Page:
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Now THIS is a kind of film you sure as hell won’t see be made today. Waterloo tells the story of the titular final battle of the Napoleonic Wars. While it stars Christopher Plummer as the Duke of Wellington and Rod Steiger as Napoleon himself, the REAL reason to watch this are the breathtaking battle scenes, including two of the most incredible cavalry charge sequences ever film, featuring tens of thousands of extras in uniform and on horseback.
Go Tell the Spartans
In the theatrical trailer for Platoon, the announcer says: “The first casualty of war is innocence. The first REAL movie about the Vietnam War is Platoon.” Well, he’s right about the first part but not so much the second part. Go Tell the Spartans is the story of a a mostly green US Army unit (still armed with old Tommy Guns) stationed in rural South Vietnam during the War’s rarely depicted early years. The veteran Major in charge (Burt Lancaster) does his best to whip the new recruits into shape when they’re sent to occupy an old abandoned French outpost with an army of Vietcong likely waiting to greet them.
Revolution (1985 film)
There aren’t many film made about the American Revolution. This flawed but still very well done lost gem was both critically panned and bombed at the box office. This film is essentially the anti version of Mel Gibson’s The Patriot and it came out more than a decade earlier. Al Pacino plays a fur trapper who gets forced into becoming involved with Continental Army after his son enlists without permission. What follows is a beautifully shot and (mostly) understated story of a father and son at war. The portrayal of the British is admittedly a bit cartoonish at points but the Continentals aren’t shown in the most positive light either. The films only real weak point is the obligatory forced romantic subplot that thankfully doesn’t take up too much screen time.
Gravely overshadowed by Platoon and Full Metal Jacket both coming out around the same time, Hamburger Hill feels notably more procedural when compared to it’s more famous counterparts. Make no mistake though, this film is as bloody, grim and tragic as any other anti-war film. Centered around a group of fresh young recruits and a couple veterans in the US Army’s famous 101st Airborne Division taking part in the Battle of Hill 937, later renamed Hamburger Hill. Dylan McDermott (in an early starring role) plays the veteran Sergeant with Courtney B. Vance, Steven Weber and Don Cheadle rounding out a fairly large cast.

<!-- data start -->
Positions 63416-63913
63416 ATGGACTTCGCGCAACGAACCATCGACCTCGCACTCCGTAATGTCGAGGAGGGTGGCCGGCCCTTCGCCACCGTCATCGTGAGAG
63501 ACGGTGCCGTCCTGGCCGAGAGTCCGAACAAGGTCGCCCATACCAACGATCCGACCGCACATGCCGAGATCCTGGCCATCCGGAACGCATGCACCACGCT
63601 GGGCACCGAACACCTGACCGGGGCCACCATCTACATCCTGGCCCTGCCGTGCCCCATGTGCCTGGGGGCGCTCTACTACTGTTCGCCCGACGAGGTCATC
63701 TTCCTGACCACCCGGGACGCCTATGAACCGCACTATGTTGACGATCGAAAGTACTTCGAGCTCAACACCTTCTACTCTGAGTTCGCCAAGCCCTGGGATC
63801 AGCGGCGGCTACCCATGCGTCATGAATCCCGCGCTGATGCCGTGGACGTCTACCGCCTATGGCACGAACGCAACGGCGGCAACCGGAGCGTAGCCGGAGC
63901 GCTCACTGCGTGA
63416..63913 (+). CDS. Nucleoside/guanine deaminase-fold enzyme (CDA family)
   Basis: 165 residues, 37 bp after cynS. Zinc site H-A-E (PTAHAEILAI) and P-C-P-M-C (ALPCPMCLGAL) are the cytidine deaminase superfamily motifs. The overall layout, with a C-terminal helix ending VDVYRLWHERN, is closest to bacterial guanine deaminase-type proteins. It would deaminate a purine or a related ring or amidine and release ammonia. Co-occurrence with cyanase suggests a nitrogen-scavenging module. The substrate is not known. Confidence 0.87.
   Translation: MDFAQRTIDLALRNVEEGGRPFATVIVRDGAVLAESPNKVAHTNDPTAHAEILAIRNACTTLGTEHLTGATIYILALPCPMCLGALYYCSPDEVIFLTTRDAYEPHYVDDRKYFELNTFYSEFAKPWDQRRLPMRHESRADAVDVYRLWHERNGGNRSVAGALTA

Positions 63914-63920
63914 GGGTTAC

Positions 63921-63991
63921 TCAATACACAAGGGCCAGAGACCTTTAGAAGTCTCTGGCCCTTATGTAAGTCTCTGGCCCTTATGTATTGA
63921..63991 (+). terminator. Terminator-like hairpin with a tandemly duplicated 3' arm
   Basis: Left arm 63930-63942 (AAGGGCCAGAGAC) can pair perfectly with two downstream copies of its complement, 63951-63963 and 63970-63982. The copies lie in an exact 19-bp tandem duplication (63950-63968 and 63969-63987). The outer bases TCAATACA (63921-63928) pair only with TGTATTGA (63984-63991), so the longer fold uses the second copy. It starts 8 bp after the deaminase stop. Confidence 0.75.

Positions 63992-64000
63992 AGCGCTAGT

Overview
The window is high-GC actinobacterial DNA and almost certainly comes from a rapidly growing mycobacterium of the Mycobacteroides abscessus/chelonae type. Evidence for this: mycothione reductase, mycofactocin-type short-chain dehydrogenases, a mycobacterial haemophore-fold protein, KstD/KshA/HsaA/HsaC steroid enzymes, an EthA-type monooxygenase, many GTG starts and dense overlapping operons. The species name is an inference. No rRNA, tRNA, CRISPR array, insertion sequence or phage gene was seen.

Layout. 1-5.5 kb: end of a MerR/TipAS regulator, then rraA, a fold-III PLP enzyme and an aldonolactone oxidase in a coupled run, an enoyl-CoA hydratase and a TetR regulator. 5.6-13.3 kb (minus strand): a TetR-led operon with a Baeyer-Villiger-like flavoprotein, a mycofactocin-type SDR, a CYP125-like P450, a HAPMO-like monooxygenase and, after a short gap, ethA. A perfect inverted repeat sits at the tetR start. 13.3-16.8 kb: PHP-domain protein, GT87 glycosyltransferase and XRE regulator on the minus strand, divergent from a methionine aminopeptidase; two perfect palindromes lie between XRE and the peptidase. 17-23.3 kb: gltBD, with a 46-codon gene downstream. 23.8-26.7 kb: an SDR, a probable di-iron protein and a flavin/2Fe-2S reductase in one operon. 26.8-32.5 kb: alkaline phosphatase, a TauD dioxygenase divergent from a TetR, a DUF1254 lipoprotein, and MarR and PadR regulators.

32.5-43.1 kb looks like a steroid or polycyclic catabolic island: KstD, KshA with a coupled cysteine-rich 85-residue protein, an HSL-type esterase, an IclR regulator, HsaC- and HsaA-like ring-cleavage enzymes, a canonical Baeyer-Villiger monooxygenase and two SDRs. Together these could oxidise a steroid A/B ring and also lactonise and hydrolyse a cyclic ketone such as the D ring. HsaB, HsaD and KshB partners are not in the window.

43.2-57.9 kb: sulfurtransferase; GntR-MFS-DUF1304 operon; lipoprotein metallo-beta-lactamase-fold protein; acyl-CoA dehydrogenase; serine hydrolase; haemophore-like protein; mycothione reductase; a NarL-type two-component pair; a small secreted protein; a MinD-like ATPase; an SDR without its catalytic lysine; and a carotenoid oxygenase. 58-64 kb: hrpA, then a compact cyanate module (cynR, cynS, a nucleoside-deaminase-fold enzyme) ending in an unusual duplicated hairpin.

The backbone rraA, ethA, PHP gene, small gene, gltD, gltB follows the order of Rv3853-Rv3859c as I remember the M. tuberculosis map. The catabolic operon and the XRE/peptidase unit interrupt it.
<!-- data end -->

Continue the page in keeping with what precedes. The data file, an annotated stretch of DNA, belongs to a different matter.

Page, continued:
Flame and Citron
A fictionalized account of two real life Danish resistance fighters (Bent Faurschou Hviid and Jørgen Haagen Schmith) in Copenhagen during the Nazi occupation. With so much mainstream emphasis on the Polish and French resistance fighters in WWII it’s a bit refreshing to see how it was done in the Nordic counties. Thure Lindhardt and Madds Mikkelsen are both awesome in their titular lead roles. Mikkelsen fans especially will want to check this out.
I admittedly don’t know very much about the Israeli-Lebanon War so I can’t speak to the historical accuracy of this film. But oh boy, is this movie one hell of a ride. Centered around an Israeli Army tank crew taking part in the invasion, Lebanon takes place almost entirely inside the tank itself. With the exception of the very beginning and very end, the only views of the outside world we get are through the gunner’s viewfinder and the driver’s little window. This is truly one of those “grab you by the throat and not let you go” kind of films.
The admiral – Roaring Currents
Set during the Second Japanese Invasion of Korea (then called the Joseon Kingdom) in the late 1500s, this film tells the story of legendary Korean Admiral Yi Shun-sin and his part in what my just be the most extraordinary naval engagement in history, the Battle of Myeongryang. Choi Min-sik (Oldboy) plays the the titular, stoic, duty bound and at times not entirely likable Admiral with a ruthless edge. Again I can not comment to this film’s exact historical accuracy. Asian Cinema tends to be just as romantic and mythical as Hollywood when portraying ancient figures in history. Nonetheless the actual sea battle scenes, which comprise the film’s entire second half are among the best I’ve ever seen despite some occasionally spotty CGI.
Kajaki (aka Kilo Two Bravo)
Based on the true story of a group of real life British soldiers stationed near the Kajaki Dam in Helmand Provence, Afghanistan in 2006. When one soldier is wounded after tripping an anti-personnel mine while on patrol, his comrades rush to his rescue. They quickly realize however that they are completely surrounded by live mines, the med-evac chopper is continuously delayed and things keep getting progressively worse from there. This is a very low-key and centralized film compared to the rest on this list but it is by no means any less worth a watch (despite some pretty terrible looking CGI helicopters).